What is an electronic signature?
Article 1 sub-article 12 of Law Number 11 of 2008 regarding Electronic Information and Transaction (“EIT Law”) defines electronic signature as a signature that contains electronic information attached to associated or linked with other electronic information used as means of verification and authentication. Further, the law provides that electronic information is a set of electronic data, such as texts, images, arrangement of letters, or symbols that have been processed for meaning and are understandable to persons qualified to understand them.1
Regulation for the implementation of electronic signatures is provided in Government Regulation Number 82 of 2012 regarding Operation of Electronic Systems and Transactions (“GR 82/2012”).
Does an electronic signature have legal power?
It is necessary to first explain that electronic signatures consist of (i) certified electronic signatures and (ii) uncertified electronic signatures.2 Both types of electronic signatures have evidentiary power.
However, in terms of substantiation, an uncertified electronic signature has an imperfect/relatively weak evidentiary value, as uncertified electronic signatures can be denied by the signer concerned. In addition, uncertified electronic signatures is also relatively easy to change or forged by other people.
The case with certified electronic signatures is different. Certified electronic signatures are issued by electronic certification operators verified with an electronic certificate.3 The validity of signer of such electronic signature has been verified by the electronic certification operator, so it has a solid protection and substantiation, as the validity is traceable and verifiable.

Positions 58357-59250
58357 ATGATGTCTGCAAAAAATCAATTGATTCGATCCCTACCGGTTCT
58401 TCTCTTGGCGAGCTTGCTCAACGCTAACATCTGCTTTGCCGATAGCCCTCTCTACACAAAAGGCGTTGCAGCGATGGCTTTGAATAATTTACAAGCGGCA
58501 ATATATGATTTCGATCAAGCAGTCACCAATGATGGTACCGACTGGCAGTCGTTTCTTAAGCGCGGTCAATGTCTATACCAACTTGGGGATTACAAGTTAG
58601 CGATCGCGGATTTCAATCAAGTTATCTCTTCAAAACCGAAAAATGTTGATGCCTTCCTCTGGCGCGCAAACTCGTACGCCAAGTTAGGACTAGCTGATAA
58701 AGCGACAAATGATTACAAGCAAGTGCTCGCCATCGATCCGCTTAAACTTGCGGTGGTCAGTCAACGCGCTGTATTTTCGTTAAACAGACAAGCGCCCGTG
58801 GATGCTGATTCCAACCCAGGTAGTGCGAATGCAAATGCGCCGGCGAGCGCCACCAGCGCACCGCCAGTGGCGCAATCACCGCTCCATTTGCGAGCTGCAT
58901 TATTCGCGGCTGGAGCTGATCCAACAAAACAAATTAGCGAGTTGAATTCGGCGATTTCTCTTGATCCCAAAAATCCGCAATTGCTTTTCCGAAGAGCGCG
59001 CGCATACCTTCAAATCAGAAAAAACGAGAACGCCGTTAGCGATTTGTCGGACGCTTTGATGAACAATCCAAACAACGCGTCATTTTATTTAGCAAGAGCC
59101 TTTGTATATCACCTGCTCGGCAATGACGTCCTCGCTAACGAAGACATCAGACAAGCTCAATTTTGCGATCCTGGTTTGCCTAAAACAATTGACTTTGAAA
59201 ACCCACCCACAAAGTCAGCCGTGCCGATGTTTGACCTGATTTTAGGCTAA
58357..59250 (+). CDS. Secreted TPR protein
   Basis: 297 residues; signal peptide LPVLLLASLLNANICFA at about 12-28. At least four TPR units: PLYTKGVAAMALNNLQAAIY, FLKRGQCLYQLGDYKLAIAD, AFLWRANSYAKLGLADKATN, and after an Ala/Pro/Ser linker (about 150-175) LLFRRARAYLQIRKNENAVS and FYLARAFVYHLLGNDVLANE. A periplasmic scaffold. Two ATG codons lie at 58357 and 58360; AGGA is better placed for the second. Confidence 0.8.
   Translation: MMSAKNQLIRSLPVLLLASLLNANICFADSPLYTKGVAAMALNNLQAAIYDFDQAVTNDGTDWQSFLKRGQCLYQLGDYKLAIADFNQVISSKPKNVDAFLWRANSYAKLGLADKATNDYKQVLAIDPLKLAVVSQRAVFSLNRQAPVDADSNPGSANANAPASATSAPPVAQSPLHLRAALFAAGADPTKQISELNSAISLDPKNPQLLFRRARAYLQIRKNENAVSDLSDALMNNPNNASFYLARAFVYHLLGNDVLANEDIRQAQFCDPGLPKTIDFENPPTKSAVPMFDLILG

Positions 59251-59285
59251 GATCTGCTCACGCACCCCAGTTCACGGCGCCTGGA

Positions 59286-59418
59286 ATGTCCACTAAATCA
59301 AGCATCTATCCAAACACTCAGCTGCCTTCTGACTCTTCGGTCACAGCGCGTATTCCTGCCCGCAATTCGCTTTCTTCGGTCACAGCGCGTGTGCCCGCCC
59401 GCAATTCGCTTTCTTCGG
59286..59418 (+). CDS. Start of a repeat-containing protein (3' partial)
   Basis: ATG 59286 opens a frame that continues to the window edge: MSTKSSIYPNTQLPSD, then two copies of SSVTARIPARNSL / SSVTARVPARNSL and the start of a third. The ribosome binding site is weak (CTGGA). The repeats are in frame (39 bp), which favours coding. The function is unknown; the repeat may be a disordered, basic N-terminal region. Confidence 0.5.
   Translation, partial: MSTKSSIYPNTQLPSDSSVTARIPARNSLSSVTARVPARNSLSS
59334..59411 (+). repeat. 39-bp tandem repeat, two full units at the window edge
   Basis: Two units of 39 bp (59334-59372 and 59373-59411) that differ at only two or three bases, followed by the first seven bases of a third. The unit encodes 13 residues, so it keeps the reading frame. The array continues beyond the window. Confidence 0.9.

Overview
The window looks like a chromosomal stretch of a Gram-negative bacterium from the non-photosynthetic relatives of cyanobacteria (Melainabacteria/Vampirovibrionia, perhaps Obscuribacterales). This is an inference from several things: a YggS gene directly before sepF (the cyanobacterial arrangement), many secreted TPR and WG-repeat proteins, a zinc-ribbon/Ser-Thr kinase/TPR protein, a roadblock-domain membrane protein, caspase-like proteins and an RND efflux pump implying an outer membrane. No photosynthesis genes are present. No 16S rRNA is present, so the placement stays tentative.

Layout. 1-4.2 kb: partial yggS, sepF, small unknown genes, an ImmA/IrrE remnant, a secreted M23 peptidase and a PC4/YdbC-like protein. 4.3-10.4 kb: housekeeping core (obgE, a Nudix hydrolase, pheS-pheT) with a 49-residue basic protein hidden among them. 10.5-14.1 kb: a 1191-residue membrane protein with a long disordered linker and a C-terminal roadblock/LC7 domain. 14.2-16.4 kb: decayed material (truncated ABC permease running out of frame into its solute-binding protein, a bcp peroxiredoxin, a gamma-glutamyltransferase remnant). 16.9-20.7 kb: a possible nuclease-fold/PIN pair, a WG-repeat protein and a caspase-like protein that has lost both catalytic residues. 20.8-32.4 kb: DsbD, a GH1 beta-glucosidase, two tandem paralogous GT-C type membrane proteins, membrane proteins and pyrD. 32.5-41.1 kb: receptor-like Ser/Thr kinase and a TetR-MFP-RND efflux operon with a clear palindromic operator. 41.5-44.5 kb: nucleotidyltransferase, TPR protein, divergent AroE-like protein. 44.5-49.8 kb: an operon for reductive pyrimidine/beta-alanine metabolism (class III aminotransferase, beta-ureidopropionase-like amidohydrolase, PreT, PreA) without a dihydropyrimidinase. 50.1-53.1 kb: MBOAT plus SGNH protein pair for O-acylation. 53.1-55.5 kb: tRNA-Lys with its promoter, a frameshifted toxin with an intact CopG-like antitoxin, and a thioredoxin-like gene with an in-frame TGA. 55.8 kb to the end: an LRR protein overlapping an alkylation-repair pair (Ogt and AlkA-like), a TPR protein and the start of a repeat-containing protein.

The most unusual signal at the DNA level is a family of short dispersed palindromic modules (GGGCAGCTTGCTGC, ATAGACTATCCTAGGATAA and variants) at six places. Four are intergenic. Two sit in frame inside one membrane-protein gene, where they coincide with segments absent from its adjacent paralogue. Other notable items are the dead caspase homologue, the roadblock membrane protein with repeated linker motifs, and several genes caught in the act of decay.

Those intending to create electronic signatures may submit an application to the electronic certification operator, among others the Directorate General of Informatics Applications at the Ministry of Communication and Informatics, as well as the Financial Services Authority for financial services.
What is the function and purpose of an electronic signature?
In general, electronic signatures are aimed to facilitate users of technology systems. Nowadays, many activities are already conducted electronically using digital systems. An example is the need for approval from an individual for an electronic transaction in an electronic information system and/or on an electronic document.
If we refer to the provision of Article 52 of GR 82/2012, electronic signatures have two purposes:
1. As an authentication and verification of signer’s identity and its integrity; and
2. As an authentication and verification of the authenticity of electronic information.
1. Article 1 sub-article 1 of EIT Law.
2. Article 52 paragraph (1) of GR 82/2012. 3. Article 52 paragraph (2) of GR 82/2012.